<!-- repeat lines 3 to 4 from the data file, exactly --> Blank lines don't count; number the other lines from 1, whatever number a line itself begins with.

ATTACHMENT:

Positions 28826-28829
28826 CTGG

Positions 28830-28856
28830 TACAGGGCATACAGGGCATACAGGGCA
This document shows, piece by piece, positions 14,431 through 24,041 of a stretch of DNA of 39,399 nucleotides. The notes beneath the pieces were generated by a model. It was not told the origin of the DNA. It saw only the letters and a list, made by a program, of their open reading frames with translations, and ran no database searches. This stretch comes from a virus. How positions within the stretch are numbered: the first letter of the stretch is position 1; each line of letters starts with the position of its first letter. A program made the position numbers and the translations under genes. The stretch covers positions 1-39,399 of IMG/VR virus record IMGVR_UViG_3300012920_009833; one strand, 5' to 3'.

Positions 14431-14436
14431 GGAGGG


Positions 28830-28856
28830 TACAGGGCATACAGGGCATACAGGGCA